The purpose of a chimney chase cover is to prevent water from entering the chimney. A properly fabricated chimney chase cover should never pool water on the top of the pan. Pooling water on the top of the chase will cause inferior steel to rust more quickly. The cover should always shed water off the chimney. Water can sit on top of the chimney cover for days if the temperature is low and with no wind, which expedites the corrosion process.
This first example shows that the chimney cover is attached to the top of the chimney through the top of the chimney cover. You can see a clear line on the cover that is sending water directly to the nail head. When you drive a nail down through the top of the cover, that becomes the low spot on the cover. We all know water will travel downhill and in the path of least resistance. What happens over time is that the top of the chimney expands and contracts with the heat cycles and use of the fireplace in winter. This will cause the nail to pop out, creating a hole in the top of the chimney. If your chimney cover has nails going through the top of the cover, it should be replaced immediately. Fasteners should always go through the side skirt of the chimney cover.
This next example follows the same lines as the previous picture. However, this installer took it to the next level. This installer must have thought the chimney cover was going to blow away. Like we have previously stated, "Nails should not be used through the top of the cover." This amount of nails is not necessary. Even if the nails were driven through the side skirt, this amount of fasteners is way too many.
This next example has no nails going through the top of the chimney. This cover also has no support under the cover. When a chase cover is installed correctly, there is a piece of plywood under the cover with a hole cut in the wood large enough to maintain the proper clearance from the flue pipe. It rained 5 days before this picture was taken. That is how recessed the center of the cover was.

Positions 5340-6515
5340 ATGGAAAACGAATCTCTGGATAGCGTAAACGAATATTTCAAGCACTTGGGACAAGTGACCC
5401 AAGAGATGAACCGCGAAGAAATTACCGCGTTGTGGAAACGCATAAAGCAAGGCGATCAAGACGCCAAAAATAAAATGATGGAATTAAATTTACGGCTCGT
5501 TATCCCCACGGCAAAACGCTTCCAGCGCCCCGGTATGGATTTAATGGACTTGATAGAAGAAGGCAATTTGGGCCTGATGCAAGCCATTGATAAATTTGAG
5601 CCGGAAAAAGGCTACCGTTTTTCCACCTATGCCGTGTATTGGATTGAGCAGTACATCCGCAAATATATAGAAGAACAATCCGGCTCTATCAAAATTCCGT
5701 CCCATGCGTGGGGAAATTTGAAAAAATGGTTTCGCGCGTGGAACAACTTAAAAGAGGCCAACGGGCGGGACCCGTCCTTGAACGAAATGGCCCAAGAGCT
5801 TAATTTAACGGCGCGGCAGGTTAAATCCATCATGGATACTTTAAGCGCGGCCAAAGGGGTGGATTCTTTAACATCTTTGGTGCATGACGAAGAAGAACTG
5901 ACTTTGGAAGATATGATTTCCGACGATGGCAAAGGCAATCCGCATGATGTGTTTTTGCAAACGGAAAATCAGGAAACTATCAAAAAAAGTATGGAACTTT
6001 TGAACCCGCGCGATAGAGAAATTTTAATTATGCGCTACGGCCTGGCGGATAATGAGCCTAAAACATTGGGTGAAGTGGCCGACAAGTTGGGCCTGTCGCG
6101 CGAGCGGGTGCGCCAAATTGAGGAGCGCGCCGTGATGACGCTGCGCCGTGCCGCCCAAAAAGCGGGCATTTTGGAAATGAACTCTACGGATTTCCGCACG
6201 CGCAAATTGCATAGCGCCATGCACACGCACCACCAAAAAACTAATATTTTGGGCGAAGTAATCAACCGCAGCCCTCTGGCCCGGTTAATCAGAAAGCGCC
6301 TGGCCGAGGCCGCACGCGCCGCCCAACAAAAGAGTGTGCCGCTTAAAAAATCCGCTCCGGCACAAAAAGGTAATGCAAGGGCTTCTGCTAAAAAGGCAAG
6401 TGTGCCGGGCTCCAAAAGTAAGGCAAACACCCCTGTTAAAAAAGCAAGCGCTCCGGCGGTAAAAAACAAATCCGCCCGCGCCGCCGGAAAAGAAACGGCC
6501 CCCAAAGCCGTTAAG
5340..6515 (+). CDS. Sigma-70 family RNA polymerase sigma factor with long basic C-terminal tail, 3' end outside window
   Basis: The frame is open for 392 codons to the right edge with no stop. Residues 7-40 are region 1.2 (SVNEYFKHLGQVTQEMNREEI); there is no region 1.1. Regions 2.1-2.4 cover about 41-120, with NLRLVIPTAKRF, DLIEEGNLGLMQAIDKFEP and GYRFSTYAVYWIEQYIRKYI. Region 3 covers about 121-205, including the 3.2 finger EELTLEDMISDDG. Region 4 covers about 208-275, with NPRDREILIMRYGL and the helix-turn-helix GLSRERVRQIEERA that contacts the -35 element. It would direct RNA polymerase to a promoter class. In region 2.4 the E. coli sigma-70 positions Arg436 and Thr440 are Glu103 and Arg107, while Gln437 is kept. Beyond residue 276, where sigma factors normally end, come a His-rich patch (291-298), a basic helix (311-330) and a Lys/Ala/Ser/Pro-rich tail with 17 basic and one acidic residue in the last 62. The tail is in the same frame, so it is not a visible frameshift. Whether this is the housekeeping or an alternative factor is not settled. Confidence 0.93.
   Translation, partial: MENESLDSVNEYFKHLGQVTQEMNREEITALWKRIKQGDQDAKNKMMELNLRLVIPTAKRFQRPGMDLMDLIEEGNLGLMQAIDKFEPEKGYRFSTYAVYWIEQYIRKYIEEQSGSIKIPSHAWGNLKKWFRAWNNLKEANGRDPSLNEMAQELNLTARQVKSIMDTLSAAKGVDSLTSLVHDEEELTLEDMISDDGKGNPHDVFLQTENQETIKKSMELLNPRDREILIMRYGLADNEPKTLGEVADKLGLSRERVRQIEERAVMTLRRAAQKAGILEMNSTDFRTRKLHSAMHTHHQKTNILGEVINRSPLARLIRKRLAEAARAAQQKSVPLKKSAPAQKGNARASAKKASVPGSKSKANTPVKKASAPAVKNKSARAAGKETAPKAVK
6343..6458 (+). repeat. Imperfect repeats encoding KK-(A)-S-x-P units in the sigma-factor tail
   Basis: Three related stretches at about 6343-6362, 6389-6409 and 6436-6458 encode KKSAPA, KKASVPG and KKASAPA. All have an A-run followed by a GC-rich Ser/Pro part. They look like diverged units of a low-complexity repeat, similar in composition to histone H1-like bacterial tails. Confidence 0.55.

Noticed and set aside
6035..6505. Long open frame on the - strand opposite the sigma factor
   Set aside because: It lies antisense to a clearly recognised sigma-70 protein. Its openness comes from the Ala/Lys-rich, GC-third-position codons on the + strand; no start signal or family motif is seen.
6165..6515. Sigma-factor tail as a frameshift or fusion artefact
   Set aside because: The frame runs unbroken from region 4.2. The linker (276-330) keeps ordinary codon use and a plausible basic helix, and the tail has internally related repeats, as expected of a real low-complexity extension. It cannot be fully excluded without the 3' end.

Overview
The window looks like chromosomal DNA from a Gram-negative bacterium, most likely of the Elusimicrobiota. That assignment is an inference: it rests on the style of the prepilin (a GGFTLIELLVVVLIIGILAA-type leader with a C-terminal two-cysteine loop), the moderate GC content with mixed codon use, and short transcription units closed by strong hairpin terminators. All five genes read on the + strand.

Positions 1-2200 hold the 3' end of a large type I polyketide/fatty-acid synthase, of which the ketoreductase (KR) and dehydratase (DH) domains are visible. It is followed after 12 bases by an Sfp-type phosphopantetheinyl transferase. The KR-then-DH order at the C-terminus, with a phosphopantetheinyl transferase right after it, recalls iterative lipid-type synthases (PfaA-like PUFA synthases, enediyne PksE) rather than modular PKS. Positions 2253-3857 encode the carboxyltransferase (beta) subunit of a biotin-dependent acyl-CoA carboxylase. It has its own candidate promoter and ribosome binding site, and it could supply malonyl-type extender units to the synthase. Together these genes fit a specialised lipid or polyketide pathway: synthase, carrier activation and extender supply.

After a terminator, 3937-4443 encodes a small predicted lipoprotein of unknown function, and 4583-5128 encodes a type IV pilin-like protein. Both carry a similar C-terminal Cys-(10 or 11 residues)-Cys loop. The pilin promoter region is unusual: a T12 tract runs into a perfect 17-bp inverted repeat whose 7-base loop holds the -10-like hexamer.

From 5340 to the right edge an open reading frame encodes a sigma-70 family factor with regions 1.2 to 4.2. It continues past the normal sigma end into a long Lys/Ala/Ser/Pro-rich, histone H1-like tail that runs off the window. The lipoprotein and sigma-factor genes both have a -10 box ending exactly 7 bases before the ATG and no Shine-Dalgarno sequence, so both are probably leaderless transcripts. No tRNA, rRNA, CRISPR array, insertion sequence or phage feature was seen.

This next example is exactly how a chimney chase cover should not be installed. If you see anything used as a chase cover other than steel, replace it right away. This caused significant water damage to this customer's home. This home was relatively new, only about 10 years old. They had the leak start coming in 4 years ago and one day the bubble popped and they had a significant amount of water entering their home. This so-called chase cover was some type of roofing material, such as a big sheet of tar with asphalt sprinkled on it. The tar started to sag around the pipe and caused a steady drip going into the home. If you have any material on the top of your chimney chase other than steel, replace it immediately.
To cap this segment, if you see water pooling on the chimney cover, the general rule of thumb is to replace it right away.
Article Series: Why Is My Chimney Leaking?
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